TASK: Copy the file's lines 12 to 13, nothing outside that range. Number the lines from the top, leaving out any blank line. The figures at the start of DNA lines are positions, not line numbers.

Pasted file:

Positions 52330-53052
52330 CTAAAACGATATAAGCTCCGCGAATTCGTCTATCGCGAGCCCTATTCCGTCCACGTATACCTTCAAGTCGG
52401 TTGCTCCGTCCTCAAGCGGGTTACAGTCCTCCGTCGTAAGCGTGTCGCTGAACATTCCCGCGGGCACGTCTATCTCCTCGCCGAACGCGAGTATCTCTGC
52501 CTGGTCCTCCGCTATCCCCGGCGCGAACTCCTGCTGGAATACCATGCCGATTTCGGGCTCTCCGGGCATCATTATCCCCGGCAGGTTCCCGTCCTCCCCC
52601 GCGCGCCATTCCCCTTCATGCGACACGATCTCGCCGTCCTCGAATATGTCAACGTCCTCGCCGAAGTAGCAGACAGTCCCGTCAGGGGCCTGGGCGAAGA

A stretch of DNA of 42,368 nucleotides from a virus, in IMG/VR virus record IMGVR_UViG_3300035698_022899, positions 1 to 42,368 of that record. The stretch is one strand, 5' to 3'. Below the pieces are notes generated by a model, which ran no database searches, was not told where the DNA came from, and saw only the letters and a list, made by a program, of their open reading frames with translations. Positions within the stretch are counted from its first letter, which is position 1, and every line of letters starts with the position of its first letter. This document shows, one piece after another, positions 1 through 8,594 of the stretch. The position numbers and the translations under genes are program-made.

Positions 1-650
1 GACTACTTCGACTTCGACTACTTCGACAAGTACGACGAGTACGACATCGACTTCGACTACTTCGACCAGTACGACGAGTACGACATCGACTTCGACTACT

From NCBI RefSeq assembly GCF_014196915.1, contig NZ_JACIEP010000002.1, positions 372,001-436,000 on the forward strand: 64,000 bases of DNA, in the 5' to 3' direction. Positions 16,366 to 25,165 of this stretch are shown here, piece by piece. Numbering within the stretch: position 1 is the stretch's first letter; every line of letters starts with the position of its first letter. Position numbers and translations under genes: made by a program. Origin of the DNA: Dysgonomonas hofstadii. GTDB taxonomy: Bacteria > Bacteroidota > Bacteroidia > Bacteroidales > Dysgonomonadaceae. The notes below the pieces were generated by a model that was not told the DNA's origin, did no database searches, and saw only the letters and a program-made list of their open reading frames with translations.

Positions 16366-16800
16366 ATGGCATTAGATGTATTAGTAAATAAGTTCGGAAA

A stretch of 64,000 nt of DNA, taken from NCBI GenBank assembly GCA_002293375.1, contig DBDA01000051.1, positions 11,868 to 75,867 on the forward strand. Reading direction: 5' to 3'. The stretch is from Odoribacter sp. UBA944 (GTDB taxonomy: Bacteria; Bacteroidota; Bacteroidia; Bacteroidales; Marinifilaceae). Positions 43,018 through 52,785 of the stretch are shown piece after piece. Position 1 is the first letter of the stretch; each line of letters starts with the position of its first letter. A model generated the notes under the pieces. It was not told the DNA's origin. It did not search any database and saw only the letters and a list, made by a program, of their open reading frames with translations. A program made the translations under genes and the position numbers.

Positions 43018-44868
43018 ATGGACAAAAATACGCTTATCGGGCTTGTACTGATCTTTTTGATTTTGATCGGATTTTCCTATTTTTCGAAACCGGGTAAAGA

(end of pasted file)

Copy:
A stretch of 64,000 nt of DNA, taken from NCBI GenBank assembly GCA_002293375.1, contig DBDA01000051.1, positions 11,868 to 75,867 on the forward strand. Reading direction: 5' to 3'. The stretch is from Odoribacter sp. UBA944 (GTDB taxonomy: Bacteria; Bacteroidota; Bacteroidia; Bacteroidales; Marinifilaceae). Positions 43,018 through 52,785 of the stretch are shown piece after piece. Position 1 is the first letter of the stretch; each line of letters starts with the position of its first letter. A model generated the notes under the pieces. It was not told the DNA's origin. It did not search any database and saw only the letters and a list, made by a program, of their open reading frames with translations. A program made the translations under genes and the position numbers.

Positions 43018-44868